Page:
[PATCH] ARM: exynos4: fix secondary CPU boot
kmpark at infradead.org
Thu Jun 2 04:39:19 EDT 2011
On Thu, Jun 2, 2011 at 5:34 PM, Marc Zyngier <Marc.Zyngier at arm.com> wrote:
> On Thu, 2011-06-02 at 16:01 +0900, Kyungmin Park wrote:
>> On Fri, May 27, 2011 at 12:11 AM, Marc Zyngier <Marc.Zyngier at arm.com> wrote:
>> > On Wed, 2011-05-25 at 12:06 -0700, Kukjin Kim wrote:
>> >> On 05/25/11 11:04, Marc Zyngier wrote:
>> >> > On Wed, 2011-05-25 at 10:28 -0700, Kukjin Kim wrote:
>> >> >> On 05/20/11 06:46, Marc Zyngier wrote:
>> >> (snip)
>> >> > So that address has changed between two SoC revisions? That's
>> >> > unfortunate, to say the least. I'm most probably using an early revision
>> >> > of the hardware (EVT0?), as it doesn't even support MCT.
>> >> >
>> >> I'm afraid :( and I agree secondary CPU should work on all of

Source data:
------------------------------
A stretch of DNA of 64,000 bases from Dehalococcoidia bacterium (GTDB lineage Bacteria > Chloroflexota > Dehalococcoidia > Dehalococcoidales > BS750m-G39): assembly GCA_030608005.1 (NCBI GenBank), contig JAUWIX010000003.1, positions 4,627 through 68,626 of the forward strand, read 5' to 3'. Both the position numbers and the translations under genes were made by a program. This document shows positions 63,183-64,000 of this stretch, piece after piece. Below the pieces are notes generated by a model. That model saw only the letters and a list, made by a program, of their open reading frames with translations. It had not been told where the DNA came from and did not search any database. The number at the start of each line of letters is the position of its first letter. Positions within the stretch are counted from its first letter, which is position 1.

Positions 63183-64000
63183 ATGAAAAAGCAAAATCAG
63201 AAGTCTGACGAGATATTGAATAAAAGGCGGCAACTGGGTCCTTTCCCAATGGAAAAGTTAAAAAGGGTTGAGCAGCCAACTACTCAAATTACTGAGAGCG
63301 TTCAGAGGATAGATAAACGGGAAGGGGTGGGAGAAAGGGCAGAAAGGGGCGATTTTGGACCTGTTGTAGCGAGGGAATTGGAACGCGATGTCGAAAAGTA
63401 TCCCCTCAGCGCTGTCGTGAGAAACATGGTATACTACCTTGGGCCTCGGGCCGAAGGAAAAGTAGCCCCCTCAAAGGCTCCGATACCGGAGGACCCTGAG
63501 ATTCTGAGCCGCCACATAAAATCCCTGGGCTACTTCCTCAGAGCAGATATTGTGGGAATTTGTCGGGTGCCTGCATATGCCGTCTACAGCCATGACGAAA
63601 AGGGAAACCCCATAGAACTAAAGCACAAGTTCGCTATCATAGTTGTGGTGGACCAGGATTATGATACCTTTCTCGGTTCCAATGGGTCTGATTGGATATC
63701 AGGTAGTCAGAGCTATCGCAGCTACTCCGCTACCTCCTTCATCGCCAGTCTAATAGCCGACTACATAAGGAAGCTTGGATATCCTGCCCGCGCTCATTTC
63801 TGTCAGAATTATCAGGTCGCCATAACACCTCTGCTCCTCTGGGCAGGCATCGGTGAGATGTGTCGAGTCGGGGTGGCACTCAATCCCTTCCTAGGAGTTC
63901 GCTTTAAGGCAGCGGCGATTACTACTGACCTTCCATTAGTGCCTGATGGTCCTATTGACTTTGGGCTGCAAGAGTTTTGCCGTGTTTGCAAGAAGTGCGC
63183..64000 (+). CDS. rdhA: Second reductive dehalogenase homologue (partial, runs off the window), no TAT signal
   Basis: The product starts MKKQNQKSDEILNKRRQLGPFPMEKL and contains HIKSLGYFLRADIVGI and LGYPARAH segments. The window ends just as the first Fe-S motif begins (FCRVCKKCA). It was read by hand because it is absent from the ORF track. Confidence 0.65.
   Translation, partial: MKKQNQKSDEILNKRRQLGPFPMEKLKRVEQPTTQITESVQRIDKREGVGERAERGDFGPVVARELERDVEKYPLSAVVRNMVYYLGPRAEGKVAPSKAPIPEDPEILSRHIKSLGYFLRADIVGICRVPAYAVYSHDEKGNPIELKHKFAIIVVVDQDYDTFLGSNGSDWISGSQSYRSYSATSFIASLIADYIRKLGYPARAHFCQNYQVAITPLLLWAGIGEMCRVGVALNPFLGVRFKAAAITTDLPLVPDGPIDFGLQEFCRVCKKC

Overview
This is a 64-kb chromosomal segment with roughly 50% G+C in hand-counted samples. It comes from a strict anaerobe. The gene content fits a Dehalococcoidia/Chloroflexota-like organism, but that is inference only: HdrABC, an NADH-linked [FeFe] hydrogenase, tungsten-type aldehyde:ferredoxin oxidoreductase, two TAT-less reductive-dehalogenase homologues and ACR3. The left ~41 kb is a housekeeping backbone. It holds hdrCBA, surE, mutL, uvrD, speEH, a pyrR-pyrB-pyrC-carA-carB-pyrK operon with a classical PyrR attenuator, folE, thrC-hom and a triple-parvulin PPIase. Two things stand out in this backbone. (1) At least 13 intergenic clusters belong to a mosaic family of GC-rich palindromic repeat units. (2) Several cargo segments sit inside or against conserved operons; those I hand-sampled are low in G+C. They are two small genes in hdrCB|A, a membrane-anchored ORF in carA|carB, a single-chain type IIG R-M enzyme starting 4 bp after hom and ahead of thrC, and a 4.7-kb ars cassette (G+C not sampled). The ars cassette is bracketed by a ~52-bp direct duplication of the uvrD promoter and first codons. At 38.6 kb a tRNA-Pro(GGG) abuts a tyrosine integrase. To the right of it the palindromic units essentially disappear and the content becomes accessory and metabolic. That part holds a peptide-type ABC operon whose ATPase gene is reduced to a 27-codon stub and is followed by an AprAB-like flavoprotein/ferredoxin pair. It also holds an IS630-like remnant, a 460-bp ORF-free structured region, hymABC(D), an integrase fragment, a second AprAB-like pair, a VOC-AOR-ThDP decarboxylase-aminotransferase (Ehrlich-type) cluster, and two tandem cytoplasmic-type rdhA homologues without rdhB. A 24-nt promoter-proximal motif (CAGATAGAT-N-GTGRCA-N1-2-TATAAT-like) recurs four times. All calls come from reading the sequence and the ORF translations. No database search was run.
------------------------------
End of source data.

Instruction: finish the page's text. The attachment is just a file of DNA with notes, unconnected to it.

>> >> Exynos4210. But I'm still think about the method...
>> >> > What about the following patch?
>> >> >
>> >> Uhm...this is really hack but I'd like to use another normal way...?
>> > Oh, no question about the hack status. The trouble is, unless there is a
>> > sure way to tell which SoC revision we're running on, there's little
>> > else we can do than poke both locations and pray.
>> > Is there such a way to identify the SoC revision?
>> It's also required for OneNAND. as you know C210 EVT0 OneNAND DMA has
>> bug and need to workaround.
>> platform codes should provide the these function. please see the OMAP
>> codes. how to handle it.
> So we know there's a need beyond the wish to see the second core up and
> running on my board.
> Now what is the proper method to detect the revision of the SOC?
> Handling it is no problem, once we have the information. Unfortunately
> the documentation I have is less than helpful on that subject.
It can be distinguished by chip id. but there's no code to handle this one.
0x4320 0200 EVT0
0x4321 0210 EVT1
0x4321 0211 EVT2
> Reality is an implementation detail.
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